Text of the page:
InternetNZ calls for Kiwis to better protect their personal data

GDPR data privacy / data protection / security / risk management
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InternetNZ has released the results of a survey of 1001 New Zealanders which it sayw shows insufficient action being taken to secure personal data online, despite 93 percent of respondents saying they were concerned about security.

Twenty five percent of respondents said they did not protect their devices with a password or PIN, only 35 percent used two-factor or multi-factor authentication, and just 35 percent backed up their content regularly.

The research, undertaken by Colmar Brunton, followed a similar project in late 2018. It found overall concerns about security had decreased significantly: Respondents were less concerned about the security of their personal data, identity theft and threats to privacy than those surveyed in 2018.

The results confirm a trend revealed in 2016 when another Colmar Brunton survey, undertaken for the Government, found 76 percent of New Zealanders were proactively taking steps to manage their cyber security, down from 84 percent in 2014.

InternetNZ said its aim with the 2019 survey had been to identify any significant changes from 2018, understand public perceptions of the Internet and perceptions of the market and maintain consistency with 2018 to ensure continuity of benchmarks and reporting.

Teleworking on the rise, slightly

When it announced the results of the 2018 survey InternetNZ said had revealed an opportunity to increase the level of working from home, relieving pressure on transport infrastructure.

The 2019 survey found some progress on this front. “People who work from home are doing it significantly more frequently than in 2018 – nearly one in five people do it all the time, compared to one in eight in 2018,” it said.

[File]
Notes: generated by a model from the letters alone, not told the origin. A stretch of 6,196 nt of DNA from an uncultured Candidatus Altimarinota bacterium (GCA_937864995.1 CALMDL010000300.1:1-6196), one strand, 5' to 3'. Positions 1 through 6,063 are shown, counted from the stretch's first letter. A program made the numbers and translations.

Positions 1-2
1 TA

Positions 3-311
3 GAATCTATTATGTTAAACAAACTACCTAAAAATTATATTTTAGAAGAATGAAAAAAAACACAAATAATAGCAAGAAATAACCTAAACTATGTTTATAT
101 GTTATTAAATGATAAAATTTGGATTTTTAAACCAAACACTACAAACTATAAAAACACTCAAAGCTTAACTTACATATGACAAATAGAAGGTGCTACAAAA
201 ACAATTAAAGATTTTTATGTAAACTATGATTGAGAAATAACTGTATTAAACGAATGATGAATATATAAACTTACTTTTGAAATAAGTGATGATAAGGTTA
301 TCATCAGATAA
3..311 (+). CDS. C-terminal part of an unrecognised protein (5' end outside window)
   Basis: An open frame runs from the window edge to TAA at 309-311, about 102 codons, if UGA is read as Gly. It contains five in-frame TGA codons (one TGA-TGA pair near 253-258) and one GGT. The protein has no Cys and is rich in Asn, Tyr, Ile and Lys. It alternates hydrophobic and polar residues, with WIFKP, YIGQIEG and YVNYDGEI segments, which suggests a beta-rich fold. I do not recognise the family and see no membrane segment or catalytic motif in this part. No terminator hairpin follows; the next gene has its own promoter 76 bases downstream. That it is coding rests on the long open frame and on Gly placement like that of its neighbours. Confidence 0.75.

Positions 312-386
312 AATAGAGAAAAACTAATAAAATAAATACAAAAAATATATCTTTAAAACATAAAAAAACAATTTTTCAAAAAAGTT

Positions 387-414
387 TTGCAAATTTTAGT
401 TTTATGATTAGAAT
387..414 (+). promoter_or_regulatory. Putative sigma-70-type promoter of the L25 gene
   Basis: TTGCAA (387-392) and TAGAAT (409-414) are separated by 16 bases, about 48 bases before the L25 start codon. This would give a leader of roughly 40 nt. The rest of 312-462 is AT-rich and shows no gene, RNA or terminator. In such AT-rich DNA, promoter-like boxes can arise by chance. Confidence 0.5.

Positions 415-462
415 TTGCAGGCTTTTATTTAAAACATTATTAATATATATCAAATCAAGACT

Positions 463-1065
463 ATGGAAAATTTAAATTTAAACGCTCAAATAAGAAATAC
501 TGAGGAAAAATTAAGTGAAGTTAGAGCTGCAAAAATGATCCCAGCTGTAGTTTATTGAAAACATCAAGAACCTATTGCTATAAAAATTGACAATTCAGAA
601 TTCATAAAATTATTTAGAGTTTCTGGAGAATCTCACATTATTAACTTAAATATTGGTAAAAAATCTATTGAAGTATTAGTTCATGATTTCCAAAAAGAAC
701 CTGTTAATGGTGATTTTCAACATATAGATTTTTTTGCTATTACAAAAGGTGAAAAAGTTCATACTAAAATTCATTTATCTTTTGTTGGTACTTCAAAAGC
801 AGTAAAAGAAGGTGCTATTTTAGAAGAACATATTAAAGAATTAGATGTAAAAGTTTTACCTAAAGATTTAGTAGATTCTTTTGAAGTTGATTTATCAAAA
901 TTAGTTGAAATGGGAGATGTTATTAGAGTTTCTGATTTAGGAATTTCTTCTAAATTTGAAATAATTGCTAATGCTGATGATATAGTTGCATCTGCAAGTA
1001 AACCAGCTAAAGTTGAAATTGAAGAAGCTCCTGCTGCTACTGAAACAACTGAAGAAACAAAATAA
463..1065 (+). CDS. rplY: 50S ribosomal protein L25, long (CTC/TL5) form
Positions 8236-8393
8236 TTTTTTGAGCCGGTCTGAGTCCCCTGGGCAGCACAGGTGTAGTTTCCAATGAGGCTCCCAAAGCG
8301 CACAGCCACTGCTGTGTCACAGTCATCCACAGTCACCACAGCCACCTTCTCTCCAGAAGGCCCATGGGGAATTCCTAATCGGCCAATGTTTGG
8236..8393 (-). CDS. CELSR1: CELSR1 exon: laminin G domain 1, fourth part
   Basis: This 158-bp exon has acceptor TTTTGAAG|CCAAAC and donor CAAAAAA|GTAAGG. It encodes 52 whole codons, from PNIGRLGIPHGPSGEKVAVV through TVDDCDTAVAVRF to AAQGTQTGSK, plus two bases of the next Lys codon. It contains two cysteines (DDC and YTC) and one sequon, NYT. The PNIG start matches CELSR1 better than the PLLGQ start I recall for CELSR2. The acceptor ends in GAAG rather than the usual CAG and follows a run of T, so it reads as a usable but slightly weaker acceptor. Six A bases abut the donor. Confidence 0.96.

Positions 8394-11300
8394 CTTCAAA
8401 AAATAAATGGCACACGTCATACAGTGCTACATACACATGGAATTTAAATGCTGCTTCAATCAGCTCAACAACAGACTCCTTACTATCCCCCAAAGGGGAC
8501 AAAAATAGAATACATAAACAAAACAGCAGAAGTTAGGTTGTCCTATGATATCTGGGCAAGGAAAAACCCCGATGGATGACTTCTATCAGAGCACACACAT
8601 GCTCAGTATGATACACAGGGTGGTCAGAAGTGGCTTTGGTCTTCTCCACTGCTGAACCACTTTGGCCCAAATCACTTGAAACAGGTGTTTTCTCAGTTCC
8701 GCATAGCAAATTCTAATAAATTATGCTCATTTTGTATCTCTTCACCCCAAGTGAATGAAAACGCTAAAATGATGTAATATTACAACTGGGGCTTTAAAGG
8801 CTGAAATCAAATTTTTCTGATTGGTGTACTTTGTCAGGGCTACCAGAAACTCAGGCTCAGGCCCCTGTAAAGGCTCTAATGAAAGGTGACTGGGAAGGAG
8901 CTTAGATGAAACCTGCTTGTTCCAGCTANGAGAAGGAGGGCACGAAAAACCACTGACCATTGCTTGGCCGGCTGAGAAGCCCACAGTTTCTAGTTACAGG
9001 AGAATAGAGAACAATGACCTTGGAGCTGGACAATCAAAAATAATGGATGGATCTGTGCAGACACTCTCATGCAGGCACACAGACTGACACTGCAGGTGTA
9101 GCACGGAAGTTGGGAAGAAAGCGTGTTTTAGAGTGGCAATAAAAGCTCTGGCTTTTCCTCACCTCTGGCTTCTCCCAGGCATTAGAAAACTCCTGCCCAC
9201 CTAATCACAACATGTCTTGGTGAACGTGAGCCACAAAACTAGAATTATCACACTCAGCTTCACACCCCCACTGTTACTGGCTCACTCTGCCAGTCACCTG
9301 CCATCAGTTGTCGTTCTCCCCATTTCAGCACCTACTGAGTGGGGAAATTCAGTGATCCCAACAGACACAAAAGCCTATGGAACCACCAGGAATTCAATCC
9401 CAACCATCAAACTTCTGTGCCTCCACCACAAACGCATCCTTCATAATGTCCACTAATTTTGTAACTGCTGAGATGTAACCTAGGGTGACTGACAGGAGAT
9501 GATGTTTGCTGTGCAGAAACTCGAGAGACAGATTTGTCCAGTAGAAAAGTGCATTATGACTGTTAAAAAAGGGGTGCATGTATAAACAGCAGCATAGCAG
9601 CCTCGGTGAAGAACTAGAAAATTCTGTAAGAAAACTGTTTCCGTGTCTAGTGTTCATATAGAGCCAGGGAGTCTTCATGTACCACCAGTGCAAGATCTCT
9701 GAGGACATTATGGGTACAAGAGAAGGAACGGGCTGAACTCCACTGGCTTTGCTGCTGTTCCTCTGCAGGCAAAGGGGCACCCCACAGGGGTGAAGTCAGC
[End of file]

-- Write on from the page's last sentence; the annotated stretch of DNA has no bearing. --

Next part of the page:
However it found little increase in the number of people working from home. The percentage reporting having the opportunity to do so rose only four percent, to 54 percent.

The 2018 study covered business and consumer use and attitudes towards domain names, as well as public perceptions of the Internet in general, but the 2019 study focused only on consumer use of and perceptions of the Internet. InternetNZ said any comparisons with 2018 were only with consumer responses.

Social networks on the nose

The survey revealed considerable dissatisfaction with social networks: 71 percent of respondents said NZ should implement legal consequences for social media companies that exposed users to harm and only five percent thought social media companies were doing a good job of controlling extremist content.

Christchurch Call fell on deaf ears

The survey also showed only a fifth of respondents were aware of the Christchurch Call, a meeting co-hosted by Prime Minister Jacinda Ardern and French President Emmanuel Macron in Paris on 15 May 2019 that aimed to “bring together countries and tech companies in an attempt to bring to an end the ability to use social media to organise and promote terrorism and violent extremism.”

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